Carnegie's Global Ecology inks partnership with Japanese satellite firm

Stanford, CA The Carnegie Institution's Department of Global Ecology has signed a one-year contract with ImageONE, a Japanese satellite imaging company based in Tokyo. Under the terms of the agreement, Greg Asner's group will host an ImageONE engineer, who will learn ecological remote sensing and analysis techniques from Asner and his staff. In return, ImageONE will provide Carnegie with funds to cover expenses related to the project, including the salary of an additional full-time technician.

"We are very excited about this agreement; it represents a unique partnership that will further Carnegie's research and scientific education missions while also supporting the objectives of ImageONE," the Director of the Department of Global Ecology, Chris Field, said. "Carnegie's Department of Global Ecology is the newest Carnegie Department and our staff is leading the way in introducing new technology to this area of research."

Using satellite data, Asner's lab tackles difficult ecological questions such as deforestation, desertification, and invasive species. By detecting physical and chemical changes in landscapes, Asner can learn how specific land use strategies affect ecosystems. For example, he recently discovered that selective logging, the practice of plucking single trees while leaving the surrounding forest mostly intact, disturbs a swath of Brazilian rain forest about the size of Connecticut each year--twice the amount of previous estimates. (For more on this discovery, see: http://www.carnegieinstitution.org/news_releases/news_0510_21.html)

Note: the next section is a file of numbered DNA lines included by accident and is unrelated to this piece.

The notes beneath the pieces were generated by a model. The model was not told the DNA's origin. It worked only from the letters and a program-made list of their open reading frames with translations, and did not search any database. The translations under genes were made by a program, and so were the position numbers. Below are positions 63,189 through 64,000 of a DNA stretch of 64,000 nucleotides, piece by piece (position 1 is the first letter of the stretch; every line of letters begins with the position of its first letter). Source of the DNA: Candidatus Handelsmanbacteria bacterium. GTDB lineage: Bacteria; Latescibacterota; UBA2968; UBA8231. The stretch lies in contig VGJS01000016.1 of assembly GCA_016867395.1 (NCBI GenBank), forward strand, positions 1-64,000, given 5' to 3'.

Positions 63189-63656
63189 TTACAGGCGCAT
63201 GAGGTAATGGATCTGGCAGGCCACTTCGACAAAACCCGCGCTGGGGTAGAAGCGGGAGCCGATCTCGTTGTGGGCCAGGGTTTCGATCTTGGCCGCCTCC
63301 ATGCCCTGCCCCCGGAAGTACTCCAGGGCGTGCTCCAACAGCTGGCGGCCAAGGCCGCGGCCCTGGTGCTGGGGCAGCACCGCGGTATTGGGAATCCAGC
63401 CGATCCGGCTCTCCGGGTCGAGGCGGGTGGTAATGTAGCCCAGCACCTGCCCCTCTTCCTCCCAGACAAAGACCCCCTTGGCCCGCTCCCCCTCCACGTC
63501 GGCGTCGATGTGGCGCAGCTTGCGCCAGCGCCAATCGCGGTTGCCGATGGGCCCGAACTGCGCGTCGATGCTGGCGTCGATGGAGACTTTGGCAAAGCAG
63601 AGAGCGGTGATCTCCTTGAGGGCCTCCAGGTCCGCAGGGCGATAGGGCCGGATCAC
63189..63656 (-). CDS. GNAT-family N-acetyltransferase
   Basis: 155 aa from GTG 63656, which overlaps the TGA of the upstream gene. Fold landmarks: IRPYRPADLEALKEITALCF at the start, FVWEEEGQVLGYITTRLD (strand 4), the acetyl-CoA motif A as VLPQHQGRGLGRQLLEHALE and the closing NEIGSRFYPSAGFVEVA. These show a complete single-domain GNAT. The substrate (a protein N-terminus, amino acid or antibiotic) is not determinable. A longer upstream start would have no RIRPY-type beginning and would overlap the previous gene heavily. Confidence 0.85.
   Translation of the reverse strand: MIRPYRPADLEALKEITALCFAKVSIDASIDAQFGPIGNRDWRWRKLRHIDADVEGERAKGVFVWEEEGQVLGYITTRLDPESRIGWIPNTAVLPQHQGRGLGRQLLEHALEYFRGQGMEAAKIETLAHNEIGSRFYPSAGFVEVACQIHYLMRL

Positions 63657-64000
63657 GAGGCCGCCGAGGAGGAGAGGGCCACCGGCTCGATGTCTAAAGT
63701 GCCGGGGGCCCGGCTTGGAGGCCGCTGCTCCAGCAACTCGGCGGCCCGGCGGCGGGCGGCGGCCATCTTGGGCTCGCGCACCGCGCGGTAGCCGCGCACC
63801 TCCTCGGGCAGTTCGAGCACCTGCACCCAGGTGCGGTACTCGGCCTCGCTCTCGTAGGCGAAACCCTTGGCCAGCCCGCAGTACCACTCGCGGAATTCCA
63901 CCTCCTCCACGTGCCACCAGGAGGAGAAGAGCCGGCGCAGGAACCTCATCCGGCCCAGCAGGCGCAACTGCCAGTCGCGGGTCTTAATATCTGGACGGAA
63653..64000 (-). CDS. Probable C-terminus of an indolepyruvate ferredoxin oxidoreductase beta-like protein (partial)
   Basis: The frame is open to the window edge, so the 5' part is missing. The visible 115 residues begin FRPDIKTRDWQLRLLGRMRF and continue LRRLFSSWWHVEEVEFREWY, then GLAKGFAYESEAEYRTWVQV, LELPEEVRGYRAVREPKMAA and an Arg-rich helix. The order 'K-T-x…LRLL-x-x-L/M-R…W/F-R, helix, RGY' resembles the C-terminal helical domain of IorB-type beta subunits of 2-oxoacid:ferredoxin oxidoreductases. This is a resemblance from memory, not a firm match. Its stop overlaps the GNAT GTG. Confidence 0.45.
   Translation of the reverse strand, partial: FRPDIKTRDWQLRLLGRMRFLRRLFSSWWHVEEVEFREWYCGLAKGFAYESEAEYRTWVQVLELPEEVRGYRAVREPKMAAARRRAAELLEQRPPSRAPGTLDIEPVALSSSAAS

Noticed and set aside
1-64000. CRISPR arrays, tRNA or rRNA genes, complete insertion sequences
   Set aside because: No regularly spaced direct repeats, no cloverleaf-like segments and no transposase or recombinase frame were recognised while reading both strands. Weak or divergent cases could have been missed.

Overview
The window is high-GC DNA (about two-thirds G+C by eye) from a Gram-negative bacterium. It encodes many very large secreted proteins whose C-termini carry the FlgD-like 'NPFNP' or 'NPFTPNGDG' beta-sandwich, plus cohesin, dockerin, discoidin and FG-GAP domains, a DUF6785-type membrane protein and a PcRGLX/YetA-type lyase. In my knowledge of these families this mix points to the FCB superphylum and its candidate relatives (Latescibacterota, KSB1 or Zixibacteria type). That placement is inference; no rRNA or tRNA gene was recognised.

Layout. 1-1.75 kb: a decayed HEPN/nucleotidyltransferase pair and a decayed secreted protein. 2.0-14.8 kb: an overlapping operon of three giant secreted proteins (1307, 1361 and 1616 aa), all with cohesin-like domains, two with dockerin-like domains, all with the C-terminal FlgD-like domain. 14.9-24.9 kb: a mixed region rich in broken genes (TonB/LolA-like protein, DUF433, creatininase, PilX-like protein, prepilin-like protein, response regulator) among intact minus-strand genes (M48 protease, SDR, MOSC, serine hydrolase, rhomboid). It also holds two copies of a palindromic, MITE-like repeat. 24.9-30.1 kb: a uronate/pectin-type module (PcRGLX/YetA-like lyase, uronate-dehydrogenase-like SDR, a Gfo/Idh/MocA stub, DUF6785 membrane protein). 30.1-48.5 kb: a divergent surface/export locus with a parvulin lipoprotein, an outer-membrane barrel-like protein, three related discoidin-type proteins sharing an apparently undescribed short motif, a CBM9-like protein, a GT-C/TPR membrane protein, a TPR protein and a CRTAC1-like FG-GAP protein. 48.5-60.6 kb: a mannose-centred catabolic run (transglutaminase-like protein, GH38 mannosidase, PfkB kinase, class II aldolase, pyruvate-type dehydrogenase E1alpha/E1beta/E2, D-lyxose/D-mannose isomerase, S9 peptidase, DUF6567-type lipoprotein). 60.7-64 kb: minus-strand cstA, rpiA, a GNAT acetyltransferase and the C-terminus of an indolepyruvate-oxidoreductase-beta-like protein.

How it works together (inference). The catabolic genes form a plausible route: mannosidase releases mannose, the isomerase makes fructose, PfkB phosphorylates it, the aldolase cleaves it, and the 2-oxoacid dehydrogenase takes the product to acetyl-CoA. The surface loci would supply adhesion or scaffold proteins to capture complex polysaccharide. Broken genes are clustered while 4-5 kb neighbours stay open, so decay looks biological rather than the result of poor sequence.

ImageONE develops imaging technology for forestry, agriculture, and ecosystem dynamics. While at Carnegie, ImageONE's engineer, Mr. Masahiro Negishi, will work one-on-one with the newly hired staff member to learn technology such as hyperspectral image analysis. Mr. Negishi will establish a network with Carnegie scientists, facilitating a long-term collaboration between the two organizations.

The contract term will begin on or around September 1, 2006 and will last one year, with an option to extend the term if Carnegie and ImageONE agree. In addition to salary for one full-time Carnegie technician, the agreement also provides funds for computing resources, field travel, and publication costs.

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Carnegie's Department of Global Ecology was founded in 2002 on the campus of Stanford University. Its staff conducts basic research on the interactions among Earth's ecosystems, land, atmosphere, and oceans to understand how these interactions shape the behavior of the Earth system, including its response to future change.

The Carnegie Institution of Washington (www.carnegieinstitution.org) has been a pioneering force in basic scientific research since 1902. It is a private, nonprofit organization with six research departments throughout the U.S. Carnegie scientists are leaders in plant biology, developmental biology, astronomy, materials science, global ecology, and Earth and planetary science.

ImageONE, based in Tokyo, Japan, uses state-of-the-art image processing technology to visualize raw information in an easily understandable format, and provides this information to its customers in various sectors including medicine, defense, intelligence, environment, disaster prevention and management, and agriculture. The company does business in medical imaging information, satellite imagery information, image sensing, and environmental technology.


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